Science 365, 658–664 (2019).
Upright architecture with a small leaf angle represents an elite trait in maize that enables dense planting and yield increase. Although previous mutant analysis has uncovered two genes, lg1 and lg2, that control leaf angle, their mutant alleles cause phenotypes that are too severe to be useful in maize production. To understand the natural variations that regulate maize leaf angle, Jinge Tian and Chenglong Wang, from China Agricultural University, and colleagues cloned the causal genes underlying two quantitative trait loci (QTLs), UPRIGHT PLANT ARCHITECTURE 1 (UPA1) and UPA2, that confer upright architecture in maize.
The researchers used a segregating population derived from a cross between a maize inbred line and a teosinte accession. Among the 12 found QTLs, UPA1 and UPA2 displayed the largest phenotypic effects and were chosen for positional cloning.
UPA2 was mapped to a 240-base pair non-coding region 9.5 kb upstream of a B3-domain transcription factor gene, ZmRAVL1, and is a cis-element that regulates the expression of ZmRAVL1. The teosinte UPA2 allele confers a smaller leaf angle and is conducive to dense planting. Consistently, ZmRAVL1 positively regulates leaf angle, as disrupting this gene reduces leaf angle, while overexpressing this gene increases leaf angle. The causal variant of UPA2 was found to be a two-base sequence polymorphism that affects the binding of the DROOPING LEAF 1 (DRL1) protein. DRL1 interacts with the LIGULELESS 1 (LG1) protein, which binds to the promoter of ZmRAVL1 and activates its expression. So, the teosinte UPA2 allele indirectly regulates ZmRAVL1 expression via the DRL1–LG1–ZmRAVL1 module, which explains how the two-base causal variant regulates the expression of downstream ZmRAVL1.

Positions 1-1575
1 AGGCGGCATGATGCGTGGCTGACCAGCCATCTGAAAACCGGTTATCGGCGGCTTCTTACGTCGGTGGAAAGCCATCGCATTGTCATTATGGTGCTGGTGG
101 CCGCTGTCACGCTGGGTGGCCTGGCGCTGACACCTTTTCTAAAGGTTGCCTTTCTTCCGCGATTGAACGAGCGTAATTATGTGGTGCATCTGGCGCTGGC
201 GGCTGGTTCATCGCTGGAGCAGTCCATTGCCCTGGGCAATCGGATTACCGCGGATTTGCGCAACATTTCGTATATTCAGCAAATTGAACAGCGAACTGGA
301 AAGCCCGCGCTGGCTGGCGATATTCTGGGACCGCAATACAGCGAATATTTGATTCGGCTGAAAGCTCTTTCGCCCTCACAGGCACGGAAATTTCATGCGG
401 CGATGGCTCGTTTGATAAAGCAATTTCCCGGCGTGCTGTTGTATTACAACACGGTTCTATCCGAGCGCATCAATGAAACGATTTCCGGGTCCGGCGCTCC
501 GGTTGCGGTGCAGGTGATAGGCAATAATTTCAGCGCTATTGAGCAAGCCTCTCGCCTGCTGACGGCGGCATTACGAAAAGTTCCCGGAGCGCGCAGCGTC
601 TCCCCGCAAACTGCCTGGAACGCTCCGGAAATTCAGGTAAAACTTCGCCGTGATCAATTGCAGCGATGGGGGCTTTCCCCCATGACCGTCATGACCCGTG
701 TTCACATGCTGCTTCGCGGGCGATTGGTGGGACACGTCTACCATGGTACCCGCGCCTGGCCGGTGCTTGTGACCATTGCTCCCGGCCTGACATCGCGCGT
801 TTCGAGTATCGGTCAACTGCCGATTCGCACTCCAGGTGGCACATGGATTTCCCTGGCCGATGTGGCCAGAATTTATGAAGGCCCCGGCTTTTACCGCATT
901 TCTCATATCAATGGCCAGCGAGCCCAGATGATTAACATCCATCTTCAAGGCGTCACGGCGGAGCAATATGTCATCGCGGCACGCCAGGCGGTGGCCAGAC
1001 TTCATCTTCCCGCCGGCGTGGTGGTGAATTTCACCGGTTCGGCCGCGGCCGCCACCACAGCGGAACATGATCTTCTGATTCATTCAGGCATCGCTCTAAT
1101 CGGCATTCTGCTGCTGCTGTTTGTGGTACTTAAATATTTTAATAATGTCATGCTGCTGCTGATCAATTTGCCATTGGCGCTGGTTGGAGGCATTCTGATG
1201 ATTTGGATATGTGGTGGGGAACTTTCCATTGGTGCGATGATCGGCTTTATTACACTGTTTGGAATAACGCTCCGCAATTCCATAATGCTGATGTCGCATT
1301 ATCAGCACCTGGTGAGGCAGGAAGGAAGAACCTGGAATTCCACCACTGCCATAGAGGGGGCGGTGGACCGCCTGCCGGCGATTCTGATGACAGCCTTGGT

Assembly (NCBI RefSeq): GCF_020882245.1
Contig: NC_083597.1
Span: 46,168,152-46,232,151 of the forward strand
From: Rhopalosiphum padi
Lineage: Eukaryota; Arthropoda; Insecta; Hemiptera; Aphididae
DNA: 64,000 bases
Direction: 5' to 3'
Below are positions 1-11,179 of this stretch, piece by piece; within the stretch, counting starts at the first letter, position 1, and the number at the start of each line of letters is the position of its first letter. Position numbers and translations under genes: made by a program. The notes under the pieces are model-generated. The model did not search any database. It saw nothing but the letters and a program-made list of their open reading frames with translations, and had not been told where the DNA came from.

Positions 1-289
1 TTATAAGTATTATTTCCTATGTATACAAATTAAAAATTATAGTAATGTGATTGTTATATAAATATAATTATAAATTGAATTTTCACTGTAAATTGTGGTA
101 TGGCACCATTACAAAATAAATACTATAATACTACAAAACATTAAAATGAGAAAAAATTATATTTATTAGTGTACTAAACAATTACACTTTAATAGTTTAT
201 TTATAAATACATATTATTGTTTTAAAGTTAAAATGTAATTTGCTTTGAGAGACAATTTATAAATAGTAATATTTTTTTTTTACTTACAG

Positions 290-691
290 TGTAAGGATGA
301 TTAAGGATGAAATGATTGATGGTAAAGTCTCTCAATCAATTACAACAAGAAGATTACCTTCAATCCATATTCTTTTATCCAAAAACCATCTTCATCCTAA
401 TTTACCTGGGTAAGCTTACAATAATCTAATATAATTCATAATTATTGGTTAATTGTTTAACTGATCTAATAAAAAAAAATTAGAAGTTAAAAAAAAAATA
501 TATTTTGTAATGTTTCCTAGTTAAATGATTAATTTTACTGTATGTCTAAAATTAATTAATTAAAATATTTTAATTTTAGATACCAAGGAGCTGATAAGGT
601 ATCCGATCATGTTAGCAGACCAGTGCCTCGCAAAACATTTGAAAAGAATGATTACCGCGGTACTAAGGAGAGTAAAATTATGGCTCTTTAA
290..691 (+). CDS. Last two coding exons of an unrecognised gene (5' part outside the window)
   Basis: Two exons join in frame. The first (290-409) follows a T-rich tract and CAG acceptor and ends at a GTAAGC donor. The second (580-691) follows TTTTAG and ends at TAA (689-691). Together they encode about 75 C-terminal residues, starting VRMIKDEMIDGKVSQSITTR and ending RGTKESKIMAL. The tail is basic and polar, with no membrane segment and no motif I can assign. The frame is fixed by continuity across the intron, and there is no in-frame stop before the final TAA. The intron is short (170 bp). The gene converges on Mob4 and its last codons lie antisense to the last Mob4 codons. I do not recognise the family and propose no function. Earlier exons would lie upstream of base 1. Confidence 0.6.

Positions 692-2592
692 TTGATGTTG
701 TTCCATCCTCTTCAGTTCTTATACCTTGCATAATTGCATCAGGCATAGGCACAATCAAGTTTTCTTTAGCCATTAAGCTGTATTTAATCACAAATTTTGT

The other QTL, UPA1, was mapped to a brassinosteroid C-6 oxidase (brd1) that converts 6-deoxocastasterone to castasterone, the immediate precursor of the hormone brassinolide. Unlike UPA2, the teosinte UPA1 allele confers a larger leaf angle. Mutant and transgenic analyses validated the function of brd1 in regulating maize leaf angle. Genetic and biochemical evidences suggest that the ZmRAVL1 protein binds to the promoter of brd1, activates brd1 transcription and positively regulates castasterone levels. So, UPA2–ZmRAVL1 modulates leaf angle by regulating brd1 and endogenous brassinosteroid content.
Although the teosinte UPA2 allele is present only in a minor proportion of teosinte accessions and was lost during maize domestication, field trials have shown that introducing this rare allele or a CRISPR-edited ZmRAVL1 allele into inbred or hybrid maize reduces leaf angle and enables dense planting as well as yield increase.